And to think that only a few weeks ago, Luciana admitted to me that she worried how long she could sustain her modelling figure — even with her daily gym workouts, dedication to exercise and diet and good genes.

‘Nobody likes getting older. I definitely don’t,’ she’d told me. ‘But what I do think is it is unfair when men get older, everyone thinks they are great!

Horrible accident: Luciana shared video which appeared to capture the moment she was rescued from the slopes

Horrible accident: Luciana shared video which appeared to capture the moment she was rescued from the slopes

‘They are still regarded as being charismatic and charming. Women at the same age? They are past it.’

Was she talking about Mick — 80 this year! — when she referenced men getting older?

‘Well there’s Mick yes, but also let’s talk about George Clooney, about Bradley Cooper,’ she said. ‘There are so many men in the (entertainment) industry. They have like a club, whereas it’s hard for women to get roles when they are older, or to come back into the workplace after having kids.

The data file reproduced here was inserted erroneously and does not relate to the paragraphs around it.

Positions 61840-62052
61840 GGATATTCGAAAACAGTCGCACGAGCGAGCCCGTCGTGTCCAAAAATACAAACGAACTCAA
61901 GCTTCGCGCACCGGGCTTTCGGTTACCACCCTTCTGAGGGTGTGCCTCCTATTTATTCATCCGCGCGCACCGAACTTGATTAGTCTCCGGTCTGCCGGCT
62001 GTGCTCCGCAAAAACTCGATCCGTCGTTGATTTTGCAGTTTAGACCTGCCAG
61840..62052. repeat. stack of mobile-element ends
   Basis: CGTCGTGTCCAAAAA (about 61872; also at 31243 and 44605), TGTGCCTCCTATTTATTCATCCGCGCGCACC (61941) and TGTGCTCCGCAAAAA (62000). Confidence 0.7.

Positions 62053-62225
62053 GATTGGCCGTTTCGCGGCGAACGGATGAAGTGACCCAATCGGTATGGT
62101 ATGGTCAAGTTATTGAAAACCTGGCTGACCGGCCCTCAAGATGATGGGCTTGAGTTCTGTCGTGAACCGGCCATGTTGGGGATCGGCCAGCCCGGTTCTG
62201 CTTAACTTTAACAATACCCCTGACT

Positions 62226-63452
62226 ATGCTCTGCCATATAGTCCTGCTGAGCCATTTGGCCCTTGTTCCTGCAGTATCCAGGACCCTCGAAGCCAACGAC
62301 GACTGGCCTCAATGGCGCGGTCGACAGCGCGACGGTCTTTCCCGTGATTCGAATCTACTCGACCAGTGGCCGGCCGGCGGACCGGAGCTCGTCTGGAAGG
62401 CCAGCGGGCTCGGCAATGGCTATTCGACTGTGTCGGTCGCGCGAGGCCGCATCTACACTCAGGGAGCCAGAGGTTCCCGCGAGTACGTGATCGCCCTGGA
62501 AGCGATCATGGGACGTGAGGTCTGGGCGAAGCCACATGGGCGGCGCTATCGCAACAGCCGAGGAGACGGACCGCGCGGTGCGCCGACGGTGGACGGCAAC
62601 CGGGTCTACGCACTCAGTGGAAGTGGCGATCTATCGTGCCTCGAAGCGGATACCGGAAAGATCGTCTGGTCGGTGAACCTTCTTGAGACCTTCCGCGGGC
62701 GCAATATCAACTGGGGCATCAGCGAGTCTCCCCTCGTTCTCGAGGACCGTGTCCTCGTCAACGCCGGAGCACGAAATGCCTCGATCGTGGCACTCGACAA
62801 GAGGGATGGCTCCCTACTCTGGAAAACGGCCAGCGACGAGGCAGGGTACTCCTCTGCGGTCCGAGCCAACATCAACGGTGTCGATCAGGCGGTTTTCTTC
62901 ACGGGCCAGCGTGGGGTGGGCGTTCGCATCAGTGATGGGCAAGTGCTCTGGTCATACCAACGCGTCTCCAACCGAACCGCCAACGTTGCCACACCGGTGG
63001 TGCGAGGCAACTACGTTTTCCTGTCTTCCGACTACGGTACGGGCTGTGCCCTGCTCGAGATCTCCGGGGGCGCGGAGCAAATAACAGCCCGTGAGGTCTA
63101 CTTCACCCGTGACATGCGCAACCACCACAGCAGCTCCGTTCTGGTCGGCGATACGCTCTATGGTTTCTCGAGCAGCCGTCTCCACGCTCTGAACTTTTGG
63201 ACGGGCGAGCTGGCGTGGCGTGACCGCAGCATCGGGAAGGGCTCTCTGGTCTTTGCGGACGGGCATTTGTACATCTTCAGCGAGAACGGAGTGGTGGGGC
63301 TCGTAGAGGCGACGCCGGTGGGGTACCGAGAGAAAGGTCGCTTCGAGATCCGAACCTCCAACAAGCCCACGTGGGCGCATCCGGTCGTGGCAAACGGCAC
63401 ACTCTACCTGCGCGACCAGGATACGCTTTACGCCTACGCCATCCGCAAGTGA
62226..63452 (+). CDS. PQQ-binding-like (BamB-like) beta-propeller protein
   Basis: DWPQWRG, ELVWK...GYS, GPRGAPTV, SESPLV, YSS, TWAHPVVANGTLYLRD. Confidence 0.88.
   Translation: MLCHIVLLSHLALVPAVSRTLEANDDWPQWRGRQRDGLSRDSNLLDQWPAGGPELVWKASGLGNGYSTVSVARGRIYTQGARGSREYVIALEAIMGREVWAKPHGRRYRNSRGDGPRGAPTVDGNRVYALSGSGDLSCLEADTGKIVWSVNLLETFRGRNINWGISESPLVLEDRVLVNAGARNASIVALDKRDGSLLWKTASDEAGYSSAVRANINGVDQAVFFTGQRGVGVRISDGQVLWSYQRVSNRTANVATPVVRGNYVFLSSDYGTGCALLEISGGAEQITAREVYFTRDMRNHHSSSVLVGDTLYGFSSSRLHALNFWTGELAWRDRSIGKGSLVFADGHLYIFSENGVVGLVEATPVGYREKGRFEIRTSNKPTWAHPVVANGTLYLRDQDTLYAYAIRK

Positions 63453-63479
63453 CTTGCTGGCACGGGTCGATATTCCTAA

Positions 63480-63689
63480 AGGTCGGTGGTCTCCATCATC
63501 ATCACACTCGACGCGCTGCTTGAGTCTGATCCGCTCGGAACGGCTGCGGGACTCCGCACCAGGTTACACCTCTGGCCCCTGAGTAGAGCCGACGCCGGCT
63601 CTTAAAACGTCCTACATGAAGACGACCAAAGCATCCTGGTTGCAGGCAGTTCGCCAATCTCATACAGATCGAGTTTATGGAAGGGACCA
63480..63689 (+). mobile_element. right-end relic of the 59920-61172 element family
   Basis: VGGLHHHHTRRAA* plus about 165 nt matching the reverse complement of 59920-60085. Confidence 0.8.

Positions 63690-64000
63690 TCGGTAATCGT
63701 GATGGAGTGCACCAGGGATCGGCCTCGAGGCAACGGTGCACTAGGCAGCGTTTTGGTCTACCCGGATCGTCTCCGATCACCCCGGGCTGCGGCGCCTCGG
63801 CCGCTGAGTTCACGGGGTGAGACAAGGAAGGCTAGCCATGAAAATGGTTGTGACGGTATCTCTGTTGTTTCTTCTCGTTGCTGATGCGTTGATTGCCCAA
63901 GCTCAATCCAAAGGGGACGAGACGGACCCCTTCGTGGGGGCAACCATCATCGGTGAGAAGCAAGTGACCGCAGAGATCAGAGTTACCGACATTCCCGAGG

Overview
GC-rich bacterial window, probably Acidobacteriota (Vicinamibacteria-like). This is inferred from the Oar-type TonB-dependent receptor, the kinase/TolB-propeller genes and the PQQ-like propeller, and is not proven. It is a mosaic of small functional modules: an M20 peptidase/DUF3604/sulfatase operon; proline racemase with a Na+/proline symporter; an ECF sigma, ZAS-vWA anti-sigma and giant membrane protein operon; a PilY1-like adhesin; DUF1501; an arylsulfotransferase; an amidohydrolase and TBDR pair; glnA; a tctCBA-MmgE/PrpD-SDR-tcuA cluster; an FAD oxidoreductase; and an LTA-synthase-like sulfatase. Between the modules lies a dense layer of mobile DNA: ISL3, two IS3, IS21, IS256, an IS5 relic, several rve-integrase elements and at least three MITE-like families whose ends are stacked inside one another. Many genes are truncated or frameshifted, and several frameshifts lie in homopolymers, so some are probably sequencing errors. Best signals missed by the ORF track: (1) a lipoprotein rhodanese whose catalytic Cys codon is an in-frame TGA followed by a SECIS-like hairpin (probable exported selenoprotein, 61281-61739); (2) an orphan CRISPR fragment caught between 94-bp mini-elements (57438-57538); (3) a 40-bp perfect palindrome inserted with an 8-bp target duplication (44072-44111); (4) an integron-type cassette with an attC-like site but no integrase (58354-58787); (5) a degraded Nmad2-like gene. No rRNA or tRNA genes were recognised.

‘I mean, I would never have said I was a big feminist, but it IS double standards.

‘Not that you can blame the men for it. We girls are to blame for it, too. Why can’t we be more like them — happy with our grey hair, lines and little bellies.

‘We should celebrate ourselves more. Women are great. We are mothers, we work, we multi task. Because men, let’s be real here, men can only do one thing at a time.’

We first got onto the subject of her legs when she was talking about body-confidence. Hers was non-existent as a young girl.

‘I was bullied so much. I was the tallest person in the class and always at the end of the line, they lined us up in order of height, but my legs grew before my body did. I had 1m 20cm of leg which is great now, but at the time the bullies would call me Flamingo or Olive Oyl, from Popeye.

‘I’d go home and cry to my mother. I remember wearing jogging trousers under my jeans, to try and disguise the fact my legs were so skinny.

‘I think a part of that always stays with you. It’s why I say to my sons now “Do not comment on how someone looks unless you can say something positive”.’

By the time the bullies realised she was beautiful, rather than a freak, she had been signed by a modelling agency, and plunged into a different sort of scrutiny.